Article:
Ferrum News

Ferrum College to Dedicate Walden Inspired Cabin.



Ferrum College Dedicates Walden Inspired Cabin.
Ferrum students and faculty can commune with nature as did Henry David Thoreau.
Ferrum, Va. (November 5, 2010) – Ferrum College plans to dedicate a replica of the cabin Henry David Thoreau used as the basis for his classic work, Walden. The cabin, located on Ferrum’s 700 acre campus, will be dedicated on November 10,2010 at 11 a.m. The event will take place at the cabin located behind the soccer and lacrosse practice fields on the western boundary of campus.
The project began in 2007 as a part of a three week English experiential “e-term” course based on the writings of Thoreau. Entitled “American Nature Writing,” the hands-on course is taught by Associate Professor John Kitterman.   “The idea was for me to assist the students in building a replica of Thoreau’s cabin, while they also studied Thoreau’s writings,” mused Kitterman.
Kitterman originally planned to build the cabin during the three week course, using timber frame construction as did Thoreau, but quickly learned the plan was overly ambitious. Even after reverting to more modern techniques, he realized the cabin would take much longer to complete. “The project became a passion,” says Kitterman. “We worked on it here and there, and waited until the course was offered again last spring to add the finishing touches.”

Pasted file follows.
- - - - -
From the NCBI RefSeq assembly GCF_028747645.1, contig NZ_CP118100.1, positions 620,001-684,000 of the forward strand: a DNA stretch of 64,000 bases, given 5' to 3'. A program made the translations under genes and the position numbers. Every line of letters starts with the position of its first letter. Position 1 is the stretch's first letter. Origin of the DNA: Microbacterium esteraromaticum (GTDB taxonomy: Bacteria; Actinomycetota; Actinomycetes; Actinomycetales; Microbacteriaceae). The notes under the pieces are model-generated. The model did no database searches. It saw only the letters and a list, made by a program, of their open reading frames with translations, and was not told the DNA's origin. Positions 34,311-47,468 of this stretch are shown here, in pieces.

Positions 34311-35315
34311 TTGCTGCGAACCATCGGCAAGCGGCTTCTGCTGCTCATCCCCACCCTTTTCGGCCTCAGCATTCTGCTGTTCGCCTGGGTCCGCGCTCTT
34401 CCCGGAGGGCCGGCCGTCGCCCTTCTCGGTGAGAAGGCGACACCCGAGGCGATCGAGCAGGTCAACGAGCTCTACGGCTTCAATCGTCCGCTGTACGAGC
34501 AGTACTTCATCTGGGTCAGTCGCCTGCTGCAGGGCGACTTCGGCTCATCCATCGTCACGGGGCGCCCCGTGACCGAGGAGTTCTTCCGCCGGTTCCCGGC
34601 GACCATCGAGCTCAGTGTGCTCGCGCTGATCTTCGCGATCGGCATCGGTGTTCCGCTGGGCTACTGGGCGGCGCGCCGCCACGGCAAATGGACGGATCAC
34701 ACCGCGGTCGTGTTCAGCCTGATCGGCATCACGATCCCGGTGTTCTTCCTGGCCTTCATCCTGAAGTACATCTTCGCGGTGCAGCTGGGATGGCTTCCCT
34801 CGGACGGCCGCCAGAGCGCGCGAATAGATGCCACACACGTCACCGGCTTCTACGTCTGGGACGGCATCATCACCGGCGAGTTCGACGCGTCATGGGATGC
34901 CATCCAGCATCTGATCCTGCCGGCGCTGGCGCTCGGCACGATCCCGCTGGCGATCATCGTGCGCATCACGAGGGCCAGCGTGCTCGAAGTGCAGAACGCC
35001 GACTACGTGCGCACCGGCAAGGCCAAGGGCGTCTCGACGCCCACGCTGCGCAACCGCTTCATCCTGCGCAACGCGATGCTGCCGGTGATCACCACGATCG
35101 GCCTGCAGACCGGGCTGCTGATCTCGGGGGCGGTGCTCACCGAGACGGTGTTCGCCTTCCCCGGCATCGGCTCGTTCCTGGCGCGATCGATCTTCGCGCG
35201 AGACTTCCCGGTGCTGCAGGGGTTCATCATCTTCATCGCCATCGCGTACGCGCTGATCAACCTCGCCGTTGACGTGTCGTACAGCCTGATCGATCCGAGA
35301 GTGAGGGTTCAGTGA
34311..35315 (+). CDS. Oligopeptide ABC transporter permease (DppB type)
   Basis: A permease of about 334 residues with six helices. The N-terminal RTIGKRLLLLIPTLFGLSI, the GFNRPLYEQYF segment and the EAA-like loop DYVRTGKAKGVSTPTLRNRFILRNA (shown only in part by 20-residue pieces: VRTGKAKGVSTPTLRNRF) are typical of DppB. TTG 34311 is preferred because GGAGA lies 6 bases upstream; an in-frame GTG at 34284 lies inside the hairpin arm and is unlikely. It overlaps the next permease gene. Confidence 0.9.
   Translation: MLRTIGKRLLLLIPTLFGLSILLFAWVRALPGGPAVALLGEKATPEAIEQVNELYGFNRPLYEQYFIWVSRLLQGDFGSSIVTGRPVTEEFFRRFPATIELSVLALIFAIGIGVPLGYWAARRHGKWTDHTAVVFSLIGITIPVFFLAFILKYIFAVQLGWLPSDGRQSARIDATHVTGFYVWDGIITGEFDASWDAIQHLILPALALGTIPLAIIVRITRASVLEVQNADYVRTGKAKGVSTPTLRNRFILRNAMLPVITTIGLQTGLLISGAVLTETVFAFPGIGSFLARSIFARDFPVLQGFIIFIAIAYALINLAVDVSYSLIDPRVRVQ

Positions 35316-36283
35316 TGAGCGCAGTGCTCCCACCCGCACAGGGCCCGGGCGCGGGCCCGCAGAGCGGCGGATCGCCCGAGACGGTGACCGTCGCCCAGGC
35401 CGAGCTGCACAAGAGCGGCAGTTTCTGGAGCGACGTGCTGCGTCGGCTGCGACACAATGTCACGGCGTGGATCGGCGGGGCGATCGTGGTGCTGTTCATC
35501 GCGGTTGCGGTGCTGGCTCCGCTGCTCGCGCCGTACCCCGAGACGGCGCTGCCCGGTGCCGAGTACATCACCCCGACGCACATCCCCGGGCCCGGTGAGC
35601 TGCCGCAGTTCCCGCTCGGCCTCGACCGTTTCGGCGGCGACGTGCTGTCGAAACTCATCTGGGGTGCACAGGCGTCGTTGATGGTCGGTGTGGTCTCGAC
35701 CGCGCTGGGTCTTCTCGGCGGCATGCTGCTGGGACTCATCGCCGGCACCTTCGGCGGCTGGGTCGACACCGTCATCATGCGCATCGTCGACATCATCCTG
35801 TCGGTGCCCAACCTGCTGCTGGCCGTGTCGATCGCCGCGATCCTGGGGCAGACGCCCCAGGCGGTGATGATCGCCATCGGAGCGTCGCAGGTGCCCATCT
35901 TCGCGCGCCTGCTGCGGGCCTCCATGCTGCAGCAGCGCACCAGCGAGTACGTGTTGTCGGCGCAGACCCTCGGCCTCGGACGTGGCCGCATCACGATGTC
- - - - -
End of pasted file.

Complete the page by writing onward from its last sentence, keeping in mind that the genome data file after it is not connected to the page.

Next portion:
The structure is a Spartan 10 x 16 foot single room with a fireplace and enough space for a bed, a table and three chairs. As small as that sounds, it is a foot longer than Thoreau’s cabin. It lacks Thoreau’s root cellar, but Kitterman explains that this cabin, like other replicas, is designed more to recreate the Thoreau experience than to reproduce the actual cabin. “The cabin’s location in this natural setting can help students understand where Thoreau was coming from. It’s a great way to capitalize on Ferrum’s location in the Blue Ridge Mountains.”
Kitterman is also writing a book about similar Thoreau-stylecabins that are being built the world over. “The global community has become more and more interested in environmental issues and sustainability,” Kitterman said, “and people from many disciplines—carpenters, artists, and educators, as well as naturalists—are going back to Thoreau for inspiration and advice.” Kitterman remarks that in the first chapter of Walden Thoreau talks about how everybody should have the opportunity to build his own house. “The fact is that most people won’t have that opportunity,” he said. “But if Ferrum students spend time in the cabin and write about it, then we as educators have taken experiential learning to a different level.”